It was a lovely day, but I didn’t fancy going a long distance, so I risked another trip to Kemerton Lake, where – three hours into a four-hour stint in the water level hide – this is what happened.
There were two other people whom I know slightly in the hide with me at the time, and we were caught between holding our collective breath and laughing with surprise and delight as this otter, having caught its fish over towards the edge of the lake, swam determinedly towards us, diving from time to time but steadily approaching closer and closer. By the time I took my last sequence of seven frames it was in front of us, and the final shot includes the kingfisher post that’s right outside the hide. At this point the otter dived, shaking the post as it went, and completely disappeared – having waited in vain for it to surface we decided that it must have swum under the hide into the reed bed behind, and come up there to eat its catch.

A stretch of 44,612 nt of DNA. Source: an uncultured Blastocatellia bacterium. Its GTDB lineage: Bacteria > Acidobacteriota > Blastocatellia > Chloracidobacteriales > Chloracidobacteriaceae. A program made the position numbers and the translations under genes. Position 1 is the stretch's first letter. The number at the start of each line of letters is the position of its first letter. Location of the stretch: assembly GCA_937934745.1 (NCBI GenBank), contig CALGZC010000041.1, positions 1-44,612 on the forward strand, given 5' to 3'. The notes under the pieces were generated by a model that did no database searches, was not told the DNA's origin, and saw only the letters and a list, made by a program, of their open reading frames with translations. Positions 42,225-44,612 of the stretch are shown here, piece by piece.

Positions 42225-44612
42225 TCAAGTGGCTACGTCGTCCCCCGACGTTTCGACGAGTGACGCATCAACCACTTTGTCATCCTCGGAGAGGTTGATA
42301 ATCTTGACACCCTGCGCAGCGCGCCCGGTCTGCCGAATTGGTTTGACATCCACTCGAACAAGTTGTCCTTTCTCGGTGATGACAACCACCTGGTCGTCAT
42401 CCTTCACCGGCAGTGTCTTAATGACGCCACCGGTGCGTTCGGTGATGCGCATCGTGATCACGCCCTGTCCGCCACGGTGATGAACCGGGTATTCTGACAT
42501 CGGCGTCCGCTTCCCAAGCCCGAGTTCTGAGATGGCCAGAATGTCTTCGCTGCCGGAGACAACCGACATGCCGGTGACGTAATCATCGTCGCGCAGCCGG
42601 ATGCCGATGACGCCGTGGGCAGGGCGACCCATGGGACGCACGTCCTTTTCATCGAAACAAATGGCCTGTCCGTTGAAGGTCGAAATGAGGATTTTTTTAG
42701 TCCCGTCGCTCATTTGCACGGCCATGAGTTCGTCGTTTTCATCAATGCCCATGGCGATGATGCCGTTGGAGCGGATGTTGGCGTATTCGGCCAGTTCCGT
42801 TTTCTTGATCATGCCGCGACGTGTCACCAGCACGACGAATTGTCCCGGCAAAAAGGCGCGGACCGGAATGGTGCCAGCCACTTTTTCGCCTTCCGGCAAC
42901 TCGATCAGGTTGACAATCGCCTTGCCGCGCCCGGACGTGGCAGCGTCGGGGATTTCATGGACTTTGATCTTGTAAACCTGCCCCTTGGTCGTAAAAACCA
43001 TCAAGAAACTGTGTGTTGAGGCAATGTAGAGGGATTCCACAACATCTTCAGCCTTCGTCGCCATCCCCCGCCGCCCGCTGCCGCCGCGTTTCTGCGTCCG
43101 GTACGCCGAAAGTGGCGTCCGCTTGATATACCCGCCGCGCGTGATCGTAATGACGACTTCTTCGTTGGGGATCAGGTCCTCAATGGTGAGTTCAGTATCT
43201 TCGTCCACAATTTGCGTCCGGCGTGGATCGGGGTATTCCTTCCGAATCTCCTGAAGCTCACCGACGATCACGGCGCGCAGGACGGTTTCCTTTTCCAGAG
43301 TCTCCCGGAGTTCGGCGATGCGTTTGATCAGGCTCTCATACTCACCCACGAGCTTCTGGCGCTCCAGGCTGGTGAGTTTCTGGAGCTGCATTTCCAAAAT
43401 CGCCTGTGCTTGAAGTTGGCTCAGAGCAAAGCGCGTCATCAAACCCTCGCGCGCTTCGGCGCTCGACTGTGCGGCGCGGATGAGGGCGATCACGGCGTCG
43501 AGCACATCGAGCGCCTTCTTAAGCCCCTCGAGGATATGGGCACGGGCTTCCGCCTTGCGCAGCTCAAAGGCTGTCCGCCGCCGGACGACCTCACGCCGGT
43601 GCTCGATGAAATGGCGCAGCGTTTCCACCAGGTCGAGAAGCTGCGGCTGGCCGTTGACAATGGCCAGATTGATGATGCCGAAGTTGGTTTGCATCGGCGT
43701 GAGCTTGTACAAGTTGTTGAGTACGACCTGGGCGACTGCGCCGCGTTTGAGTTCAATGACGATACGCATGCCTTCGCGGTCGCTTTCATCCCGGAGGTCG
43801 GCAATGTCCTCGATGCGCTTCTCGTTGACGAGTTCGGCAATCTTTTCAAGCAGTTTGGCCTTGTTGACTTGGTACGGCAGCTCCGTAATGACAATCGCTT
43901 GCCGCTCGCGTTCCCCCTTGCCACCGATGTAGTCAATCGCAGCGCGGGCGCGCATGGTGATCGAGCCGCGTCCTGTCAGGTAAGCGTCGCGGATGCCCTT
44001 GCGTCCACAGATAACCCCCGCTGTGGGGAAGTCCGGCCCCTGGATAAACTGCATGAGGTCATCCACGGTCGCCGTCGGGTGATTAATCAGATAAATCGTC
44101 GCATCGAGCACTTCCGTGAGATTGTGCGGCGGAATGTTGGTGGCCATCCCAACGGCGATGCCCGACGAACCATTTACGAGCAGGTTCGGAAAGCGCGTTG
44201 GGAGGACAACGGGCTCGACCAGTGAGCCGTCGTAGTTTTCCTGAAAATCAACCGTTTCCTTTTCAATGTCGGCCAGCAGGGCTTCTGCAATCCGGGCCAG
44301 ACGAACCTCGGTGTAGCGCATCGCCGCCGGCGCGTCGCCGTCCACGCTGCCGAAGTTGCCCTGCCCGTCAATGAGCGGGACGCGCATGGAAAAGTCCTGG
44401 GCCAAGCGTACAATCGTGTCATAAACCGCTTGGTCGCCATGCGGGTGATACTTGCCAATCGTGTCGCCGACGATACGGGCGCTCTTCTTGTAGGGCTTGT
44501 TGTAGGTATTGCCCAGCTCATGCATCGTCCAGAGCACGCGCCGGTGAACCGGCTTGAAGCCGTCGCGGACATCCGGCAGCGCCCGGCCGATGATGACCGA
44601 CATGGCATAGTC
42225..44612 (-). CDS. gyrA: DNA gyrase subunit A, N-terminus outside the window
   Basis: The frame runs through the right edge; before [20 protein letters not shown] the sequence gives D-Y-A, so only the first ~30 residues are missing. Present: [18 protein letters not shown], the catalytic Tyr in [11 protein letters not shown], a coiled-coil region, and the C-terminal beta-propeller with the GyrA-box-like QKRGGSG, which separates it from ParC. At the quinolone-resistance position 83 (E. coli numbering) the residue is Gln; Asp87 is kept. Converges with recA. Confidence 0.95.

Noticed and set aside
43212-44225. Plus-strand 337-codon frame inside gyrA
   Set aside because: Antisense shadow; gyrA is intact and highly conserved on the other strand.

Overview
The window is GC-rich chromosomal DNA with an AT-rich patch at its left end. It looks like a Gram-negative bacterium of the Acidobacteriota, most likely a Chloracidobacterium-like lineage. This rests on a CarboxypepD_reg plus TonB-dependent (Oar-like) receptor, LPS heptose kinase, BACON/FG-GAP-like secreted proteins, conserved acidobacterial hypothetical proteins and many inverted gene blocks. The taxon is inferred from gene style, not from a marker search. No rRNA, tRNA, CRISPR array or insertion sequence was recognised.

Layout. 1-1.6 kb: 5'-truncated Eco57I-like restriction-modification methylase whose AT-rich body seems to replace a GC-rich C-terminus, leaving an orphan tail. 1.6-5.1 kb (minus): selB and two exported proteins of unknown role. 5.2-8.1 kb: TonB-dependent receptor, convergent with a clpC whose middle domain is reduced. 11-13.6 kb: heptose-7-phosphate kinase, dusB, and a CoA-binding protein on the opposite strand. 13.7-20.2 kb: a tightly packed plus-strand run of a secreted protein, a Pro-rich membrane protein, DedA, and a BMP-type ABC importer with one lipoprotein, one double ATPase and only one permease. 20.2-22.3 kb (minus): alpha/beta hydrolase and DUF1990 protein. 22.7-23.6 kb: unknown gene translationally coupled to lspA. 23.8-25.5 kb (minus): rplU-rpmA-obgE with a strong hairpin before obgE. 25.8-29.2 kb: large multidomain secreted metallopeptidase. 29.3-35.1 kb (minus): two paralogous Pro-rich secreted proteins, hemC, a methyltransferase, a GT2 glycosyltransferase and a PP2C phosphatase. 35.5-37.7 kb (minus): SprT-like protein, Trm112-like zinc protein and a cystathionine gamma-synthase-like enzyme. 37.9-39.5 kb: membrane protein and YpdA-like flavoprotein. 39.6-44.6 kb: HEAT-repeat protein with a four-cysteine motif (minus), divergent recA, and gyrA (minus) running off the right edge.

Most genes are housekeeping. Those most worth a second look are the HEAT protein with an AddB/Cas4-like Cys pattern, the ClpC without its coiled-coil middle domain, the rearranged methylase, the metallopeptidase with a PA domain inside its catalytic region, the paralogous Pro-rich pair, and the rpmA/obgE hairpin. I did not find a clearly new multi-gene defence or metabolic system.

R (who said a gratifying “Wow!” when asked to judge between my photos) has chosen this image because the otter is beginning to turn towards the hide but it still has its head up and its prey is clearly visible; in the next image its head has dropped as it prepares to dive, and the fish is almost under the water. I’ve added one other shot from the sequence, which I like because there’s nice turbulence in front of the otter’s head, and a hint of its sleek body and tail behind.
The second extra is a beautiful great crested grebe, which under other circumstances I’d have been more than happy to feature in this post. In this image it’s floating quite tranquilly, but a little earlier it had been swimming back and forth in front of the hide, crest raised and calling for its mate (who doesn’t seem to be on the lake at the moment), and a short while later it skittered off in great alarm towards the middle of the lake when the otter began to approach.